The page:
U.S. Senate Passes Coronavirus Aid Bill

The U.S. Senate on Tuesday unanimously approved $484 billion in fresh relief for the U.S. economy and hospitals hammered by the coronavirus pandemic, sending the measure to the lower House of Representatives for final passage later this week.

The bill, approved on a voice vote by the handful of senators present in the near-empty chamber, was hurried along shortly after congressional leaders and the White House brokered an agreement.

The House is expected to vote on Thursday on what would be the fourth coronavirus-response law. Taken together, the four measures amount to about $3 trillion in aid since last month to confront a crisis that has killed more than 43,000 Americans.

President Donald Trump urged Congress to quickly approve the measure, which mainly expands funding for loans to small businesses, leaving additional aid to state and local governments for a later bill.

The coronavirus has massively disrupted the way the Congress functions in only a few months since it spread to the United States after first appearing in China last year, with historic legislation being passed with only a few lawmakers present.

House Democratic leaders have announced that Thursday’s vote on the bill could be followed by a vote to change the chamber’s rules to allow “proxy” voting when necessary. This would mean not all of the House’s 429 current members would have to be in the chamber to cast their votes, a crucial issue when most of the country is under stay-at-home orders and practicing social distancing to stop the spread of the coronavirus.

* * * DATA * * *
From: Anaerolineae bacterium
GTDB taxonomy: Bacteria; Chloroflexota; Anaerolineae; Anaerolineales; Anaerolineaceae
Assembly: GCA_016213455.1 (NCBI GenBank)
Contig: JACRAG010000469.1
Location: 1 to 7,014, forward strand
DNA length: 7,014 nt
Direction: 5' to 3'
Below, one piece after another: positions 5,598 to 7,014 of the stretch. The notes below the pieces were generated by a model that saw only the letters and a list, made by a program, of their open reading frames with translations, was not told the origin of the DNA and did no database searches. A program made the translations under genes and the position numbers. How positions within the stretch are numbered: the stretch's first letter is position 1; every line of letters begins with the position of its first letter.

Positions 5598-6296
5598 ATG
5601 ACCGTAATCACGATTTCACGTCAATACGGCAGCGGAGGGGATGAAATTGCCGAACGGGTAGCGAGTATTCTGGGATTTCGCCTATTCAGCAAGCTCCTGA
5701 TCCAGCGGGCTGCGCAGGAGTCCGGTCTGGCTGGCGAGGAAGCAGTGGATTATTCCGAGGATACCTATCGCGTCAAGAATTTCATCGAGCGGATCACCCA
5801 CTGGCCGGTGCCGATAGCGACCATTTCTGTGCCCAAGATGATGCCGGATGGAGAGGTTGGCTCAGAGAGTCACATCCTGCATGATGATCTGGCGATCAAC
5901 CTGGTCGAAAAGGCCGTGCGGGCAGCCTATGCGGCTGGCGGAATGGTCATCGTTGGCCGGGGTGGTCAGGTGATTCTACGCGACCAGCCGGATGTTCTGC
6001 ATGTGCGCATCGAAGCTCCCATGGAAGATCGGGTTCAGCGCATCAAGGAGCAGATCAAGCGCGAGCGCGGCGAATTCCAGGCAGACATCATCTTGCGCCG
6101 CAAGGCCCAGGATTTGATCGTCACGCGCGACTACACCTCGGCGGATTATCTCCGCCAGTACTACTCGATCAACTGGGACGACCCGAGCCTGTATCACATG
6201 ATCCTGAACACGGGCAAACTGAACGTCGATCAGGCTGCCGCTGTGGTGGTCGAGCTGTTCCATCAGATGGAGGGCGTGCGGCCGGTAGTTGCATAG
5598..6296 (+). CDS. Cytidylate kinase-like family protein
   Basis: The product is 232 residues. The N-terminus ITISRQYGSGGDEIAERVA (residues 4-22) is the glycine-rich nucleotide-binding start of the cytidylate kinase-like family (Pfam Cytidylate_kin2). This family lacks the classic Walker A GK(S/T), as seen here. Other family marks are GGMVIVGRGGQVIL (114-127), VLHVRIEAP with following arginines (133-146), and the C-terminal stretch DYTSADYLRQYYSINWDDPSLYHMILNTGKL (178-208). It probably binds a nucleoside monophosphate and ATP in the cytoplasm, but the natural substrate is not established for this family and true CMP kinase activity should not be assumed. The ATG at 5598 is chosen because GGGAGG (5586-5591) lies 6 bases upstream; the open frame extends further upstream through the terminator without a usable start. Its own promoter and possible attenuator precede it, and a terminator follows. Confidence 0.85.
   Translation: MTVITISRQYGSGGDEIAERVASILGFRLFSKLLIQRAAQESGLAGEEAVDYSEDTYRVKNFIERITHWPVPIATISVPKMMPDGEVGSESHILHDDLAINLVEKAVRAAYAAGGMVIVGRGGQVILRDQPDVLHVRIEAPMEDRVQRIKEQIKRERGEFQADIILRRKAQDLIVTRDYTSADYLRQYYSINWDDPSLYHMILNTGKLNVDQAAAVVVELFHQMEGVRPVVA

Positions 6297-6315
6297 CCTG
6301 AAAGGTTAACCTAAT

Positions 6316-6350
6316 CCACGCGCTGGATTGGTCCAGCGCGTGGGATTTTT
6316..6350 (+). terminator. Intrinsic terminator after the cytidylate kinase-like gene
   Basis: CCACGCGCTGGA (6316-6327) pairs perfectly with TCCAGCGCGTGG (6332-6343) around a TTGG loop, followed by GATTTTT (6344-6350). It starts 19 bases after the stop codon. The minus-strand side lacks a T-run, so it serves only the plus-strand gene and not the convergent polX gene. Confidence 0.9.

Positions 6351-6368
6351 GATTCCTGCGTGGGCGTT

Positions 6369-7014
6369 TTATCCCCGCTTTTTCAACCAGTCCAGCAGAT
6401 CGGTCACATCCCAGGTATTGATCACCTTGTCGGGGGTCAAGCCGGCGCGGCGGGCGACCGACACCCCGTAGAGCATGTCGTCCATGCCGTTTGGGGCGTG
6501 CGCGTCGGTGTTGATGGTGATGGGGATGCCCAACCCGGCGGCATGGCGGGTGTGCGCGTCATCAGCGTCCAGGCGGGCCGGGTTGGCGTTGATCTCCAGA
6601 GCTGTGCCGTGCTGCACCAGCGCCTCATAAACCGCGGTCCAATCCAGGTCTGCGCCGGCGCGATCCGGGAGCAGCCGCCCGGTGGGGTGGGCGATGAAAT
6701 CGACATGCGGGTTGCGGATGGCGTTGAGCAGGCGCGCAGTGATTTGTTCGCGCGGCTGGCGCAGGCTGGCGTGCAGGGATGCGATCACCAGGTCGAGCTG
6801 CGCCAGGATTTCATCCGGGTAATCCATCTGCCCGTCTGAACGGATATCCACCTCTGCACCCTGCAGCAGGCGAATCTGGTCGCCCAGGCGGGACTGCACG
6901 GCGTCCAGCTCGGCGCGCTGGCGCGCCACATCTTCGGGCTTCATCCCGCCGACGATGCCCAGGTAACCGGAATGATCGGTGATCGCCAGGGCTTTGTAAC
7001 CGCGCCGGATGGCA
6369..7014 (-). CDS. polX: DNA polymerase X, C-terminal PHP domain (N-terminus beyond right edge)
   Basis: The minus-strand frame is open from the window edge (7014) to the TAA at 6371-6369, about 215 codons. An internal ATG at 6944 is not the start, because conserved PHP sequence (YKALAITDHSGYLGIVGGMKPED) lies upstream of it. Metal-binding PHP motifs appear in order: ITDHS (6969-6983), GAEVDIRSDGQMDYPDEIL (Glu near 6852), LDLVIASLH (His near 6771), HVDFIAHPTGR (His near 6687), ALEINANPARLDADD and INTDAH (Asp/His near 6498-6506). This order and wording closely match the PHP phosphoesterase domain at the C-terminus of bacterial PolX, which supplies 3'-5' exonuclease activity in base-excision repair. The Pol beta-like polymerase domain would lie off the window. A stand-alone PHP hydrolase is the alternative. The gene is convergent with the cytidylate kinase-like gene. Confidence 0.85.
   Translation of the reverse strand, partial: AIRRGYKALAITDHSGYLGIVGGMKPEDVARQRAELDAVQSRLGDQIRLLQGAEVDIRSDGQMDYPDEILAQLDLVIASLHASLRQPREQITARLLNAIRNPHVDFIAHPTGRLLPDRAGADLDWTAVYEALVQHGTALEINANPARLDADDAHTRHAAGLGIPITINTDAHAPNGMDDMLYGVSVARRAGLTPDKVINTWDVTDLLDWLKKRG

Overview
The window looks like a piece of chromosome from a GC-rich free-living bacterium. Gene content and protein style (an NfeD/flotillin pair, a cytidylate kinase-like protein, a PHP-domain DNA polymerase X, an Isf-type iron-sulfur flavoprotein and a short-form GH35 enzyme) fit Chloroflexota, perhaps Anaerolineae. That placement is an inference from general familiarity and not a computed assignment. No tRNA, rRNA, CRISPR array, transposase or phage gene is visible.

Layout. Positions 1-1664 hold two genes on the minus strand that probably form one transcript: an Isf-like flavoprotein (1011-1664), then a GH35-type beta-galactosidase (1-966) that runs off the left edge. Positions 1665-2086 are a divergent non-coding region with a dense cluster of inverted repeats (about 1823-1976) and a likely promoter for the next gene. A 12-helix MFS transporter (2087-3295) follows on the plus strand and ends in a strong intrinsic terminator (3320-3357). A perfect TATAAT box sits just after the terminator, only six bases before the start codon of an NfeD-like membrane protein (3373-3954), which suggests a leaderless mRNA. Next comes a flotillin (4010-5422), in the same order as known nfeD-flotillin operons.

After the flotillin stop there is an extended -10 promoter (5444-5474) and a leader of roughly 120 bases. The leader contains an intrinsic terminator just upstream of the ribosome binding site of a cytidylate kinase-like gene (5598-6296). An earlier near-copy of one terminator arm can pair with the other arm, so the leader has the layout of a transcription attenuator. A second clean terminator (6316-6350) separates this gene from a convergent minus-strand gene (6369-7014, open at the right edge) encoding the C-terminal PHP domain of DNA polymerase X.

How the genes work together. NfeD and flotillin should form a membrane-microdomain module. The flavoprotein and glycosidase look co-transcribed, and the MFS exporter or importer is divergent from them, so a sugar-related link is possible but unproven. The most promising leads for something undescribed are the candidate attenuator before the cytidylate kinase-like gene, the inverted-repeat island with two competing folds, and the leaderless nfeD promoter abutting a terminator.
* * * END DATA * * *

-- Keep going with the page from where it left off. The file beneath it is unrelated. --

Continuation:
At the end of March, Washington provided nearly $350 billion in loans to small businesses impacted by the economic fallout from the coronavirus that can turn into grants if certain requirements are met. That funding was quickly exhausted.

Critics of the program said too much of the money had gone to larger, better-connected businesses. Indeed, burger chain Shake Shack Inc said on Monday it would return a $10-million loan it received after coming under public criticism.

To reduce the risk of large companies getting the bulk of the loans, Senate Democratic leader Chuck Schumer said, $125 billion of small business funds in the latest package would go to “mom and pop” and minority-owned stores.

The deal includes $321 billion for a small business lending program, $60 billion for a separate emergency disaster loan program – also for small businesses – as well as $75 billion for hospitals and $25 billion for national coronavirus testing.

Congress already is working on a fifth coronavirus-response bill. Schumer said it could be similar in size to the $2.3-trillion economic stimulus enacted on March 27.

The Senate, which has 100 members, is next scheduled to hold a regular legislative session on May 4.

With each passing week, Washington has confronted a deepening crisis that has prompted Republicans and Democrats to work in a mostly bipartisan way to ease the heavy human and economic toll of a pandemic that has sickened more than 800,000 in the United States and thrown more than 22 million people out of work.

The U.S. economy has been battered as businesses have closed and residents have observed stay-at-home orders.